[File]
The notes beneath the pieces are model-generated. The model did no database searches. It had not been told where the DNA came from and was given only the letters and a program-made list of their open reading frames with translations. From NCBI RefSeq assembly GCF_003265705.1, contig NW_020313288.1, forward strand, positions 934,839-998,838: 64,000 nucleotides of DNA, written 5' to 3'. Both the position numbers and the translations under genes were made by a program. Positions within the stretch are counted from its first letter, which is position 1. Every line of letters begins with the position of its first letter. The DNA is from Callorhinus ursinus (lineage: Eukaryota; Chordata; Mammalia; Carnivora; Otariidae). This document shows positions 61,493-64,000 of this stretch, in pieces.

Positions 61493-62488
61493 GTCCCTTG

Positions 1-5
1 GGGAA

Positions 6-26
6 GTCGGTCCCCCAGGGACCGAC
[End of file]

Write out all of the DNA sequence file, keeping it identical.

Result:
The notes beneath the pieces are model-generated. The model did no database searches. It had not been told where the DNA came from and was given only the letters and a program-made list of their open reading frames with translations. From NCBI RefSeq assembly GCF_003265705.1, contig NW_020313288.1, forward strand, positions 934,839-998,838: 64,000 nucleotides of DNA, written 5' to 3'. Both the position numbers and the translations under genes were made by a program. Positions within the stretch are counted from its first letter, which is position 1. Every line of letters begins with the position of its first letter. The DNA is from Callorhinus ursinus (lineage: Eukaryota; Chordata; Mammalia; Carnivora; Otariidae). This document shows positions 61,493-64,000 of this stretch, in pieces.

Positions 61493-62488
61493 GTCCCTTG

Positions 1-5
1 GGGAA

Positions 6-26
6 GTCGGTCCCCCAGGGACCGAC